A place for people affected by brain tumours or brain cancer to support one another...
My dad was diagnosed with a stage 4 glioblastoma in April 2017 and despite some lows, has been in relatively good health until he endured a bout of seizures in November that left him with affected speech. He then went in for his second ‘debunking’ operation at the start of December and since then, it’s like he’s declined so fast it’s unbelievable. He’s lost the ability to walk, his right side is pretty weak, his speech has been reduced to yes and no and he’s also lost sight in his left eye. Not to mention issues with incontinence and confusion.
Looking at him now, it seems he’s displaying all the end of life symptoms that present in patients with brain tumours and I can’t help but see his current state and wish it would all end soon. It’s so heartbreaking and I just know how sad he is about being bedbound and having round the clock care.
I just wondered if anyone else has gone through this stage and knows how long it can last for until it’s truly the final days. Doing my best to be strong for my mum but I just want him to be out of pain and not having to struggle to survive every day anymore.
I'm sad to read your post Rebecca. I went through this with my own husband earlier this year. In our case, treatment was not an option. My husband declined very quickly after his biopsy and subsequent diagnosis but an increase in steroid meds brought him a brief respite when mobility and speech improved. Eventually though, these stopped being effective and his mobility and speech gradually worsened - he had some falls and speech dwindled to to yes and no but then even these got confused with was very frustrating for him. All of this happened over a period of about three weeks, and he became incontinent in the last few days of this time. Eventually the home care system collapsed - it had not really existed and when it was needed just wasn't able to cope - and we moved to hospice care where we stayed until he died peacefully at the end of four days. I understand something of what you are going through, truly, and send thoughts and prayers to you and mum. Your support and love must be so appreciated by your parents.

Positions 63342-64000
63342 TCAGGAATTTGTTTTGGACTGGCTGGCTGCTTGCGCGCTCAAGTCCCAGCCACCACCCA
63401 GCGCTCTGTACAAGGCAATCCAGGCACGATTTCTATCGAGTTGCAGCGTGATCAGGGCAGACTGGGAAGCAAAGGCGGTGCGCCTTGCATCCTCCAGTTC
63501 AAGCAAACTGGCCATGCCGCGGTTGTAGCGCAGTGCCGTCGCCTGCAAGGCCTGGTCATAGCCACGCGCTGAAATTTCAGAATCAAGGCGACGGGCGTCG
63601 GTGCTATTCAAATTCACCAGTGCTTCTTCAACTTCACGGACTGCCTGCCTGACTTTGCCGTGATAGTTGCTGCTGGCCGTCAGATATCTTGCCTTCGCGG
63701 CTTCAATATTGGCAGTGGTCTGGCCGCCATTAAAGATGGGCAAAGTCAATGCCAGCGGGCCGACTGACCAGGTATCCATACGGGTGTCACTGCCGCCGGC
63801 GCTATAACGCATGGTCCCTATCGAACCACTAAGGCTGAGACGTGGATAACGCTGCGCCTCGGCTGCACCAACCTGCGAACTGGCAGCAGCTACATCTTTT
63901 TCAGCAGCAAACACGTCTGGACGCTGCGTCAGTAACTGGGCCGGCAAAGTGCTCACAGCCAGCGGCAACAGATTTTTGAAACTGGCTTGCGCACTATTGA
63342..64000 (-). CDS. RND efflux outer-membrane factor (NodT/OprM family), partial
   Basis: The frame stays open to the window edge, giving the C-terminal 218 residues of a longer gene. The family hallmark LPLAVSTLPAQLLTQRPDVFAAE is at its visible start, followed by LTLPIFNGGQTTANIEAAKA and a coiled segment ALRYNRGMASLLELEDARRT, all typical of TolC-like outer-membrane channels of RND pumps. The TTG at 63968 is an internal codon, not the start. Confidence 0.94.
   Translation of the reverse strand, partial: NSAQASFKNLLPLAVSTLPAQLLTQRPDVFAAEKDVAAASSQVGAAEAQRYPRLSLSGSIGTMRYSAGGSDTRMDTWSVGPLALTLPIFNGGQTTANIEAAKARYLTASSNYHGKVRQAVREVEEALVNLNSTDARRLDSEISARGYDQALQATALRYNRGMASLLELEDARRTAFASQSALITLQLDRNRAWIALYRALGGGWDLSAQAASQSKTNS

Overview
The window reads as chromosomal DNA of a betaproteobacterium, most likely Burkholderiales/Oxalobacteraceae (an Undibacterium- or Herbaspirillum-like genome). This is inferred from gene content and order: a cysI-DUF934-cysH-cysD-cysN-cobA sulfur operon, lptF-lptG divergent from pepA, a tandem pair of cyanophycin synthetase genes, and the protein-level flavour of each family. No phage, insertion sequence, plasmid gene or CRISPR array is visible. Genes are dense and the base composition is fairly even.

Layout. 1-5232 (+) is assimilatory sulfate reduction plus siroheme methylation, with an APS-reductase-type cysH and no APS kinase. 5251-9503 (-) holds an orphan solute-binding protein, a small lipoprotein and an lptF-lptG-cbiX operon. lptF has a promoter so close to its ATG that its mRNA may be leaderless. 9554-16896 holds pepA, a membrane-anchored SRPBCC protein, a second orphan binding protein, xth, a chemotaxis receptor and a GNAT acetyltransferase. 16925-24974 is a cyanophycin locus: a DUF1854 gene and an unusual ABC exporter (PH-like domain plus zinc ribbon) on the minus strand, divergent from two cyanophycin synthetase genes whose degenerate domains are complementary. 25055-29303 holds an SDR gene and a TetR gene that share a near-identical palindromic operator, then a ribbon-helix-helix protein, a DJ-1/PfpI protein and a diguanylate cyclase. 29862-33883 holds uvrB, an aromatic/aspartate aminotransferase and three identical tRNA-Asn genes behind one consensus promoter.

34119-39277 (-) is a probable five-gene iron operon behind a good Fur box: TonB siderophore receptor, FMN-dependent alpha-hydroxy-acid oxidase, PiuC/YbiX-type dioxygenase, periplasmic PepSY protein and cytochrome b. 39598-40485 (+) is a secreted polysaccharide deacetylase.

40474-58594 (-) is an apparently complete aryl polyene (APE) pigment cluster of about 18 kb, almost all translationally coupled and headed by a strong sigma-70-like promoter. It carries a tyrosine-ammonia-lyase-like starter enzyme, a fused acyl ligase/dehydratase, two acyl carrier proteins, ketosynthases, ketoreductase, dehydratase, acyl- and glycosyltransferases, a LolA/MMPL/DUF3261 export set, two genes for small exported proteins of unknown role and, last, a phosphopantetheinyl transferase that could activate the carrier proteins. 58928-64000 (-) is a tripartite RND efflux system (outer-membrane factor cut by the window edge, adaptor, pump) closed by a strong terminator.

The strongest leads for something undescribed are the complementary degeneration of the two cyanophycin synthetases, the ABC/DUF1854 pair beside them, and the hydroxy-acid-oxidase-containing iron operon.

Thank you for your kind words JJ59. I’m so sorry you’ve had to see someone go through this awful disease too.
In the past day he’s started declining food and sleeping a lot more and it seems we’re entering those final few weeks.
I’m concerned that my mum doesn’t seem to grasp that these are all typical ‘end of life’ symptoms - whenever I try to suggest we contact the nurses to get daily palliative care, she brushes it off and closes up. I know how much she’s hurting but I just want her to understand that dad deserves to go peacefully and without the hassle of pain or trying to be co convinced to eat when he physically can’t.
HI, Rebecca44. How are things with your Dad?
I am trying to research end of life symptoms and stages with my dad, who has a brain tumour. He has been in a nursing home since July 2018. I go every Saturday to have lunch with him, this last couple of months, he is not really "with it" staring out to space, needs help eating and drinking and sleep about 18hrs a day.
Home called me this week, he has shingles and is refusing food and water just wants to sleep, the nurses are still trying to get his tablet meds down him, and trying their best to keep him hydrated.
There is only me and my Dad, I'm 41 he's 66.
Appreciate your thoughts.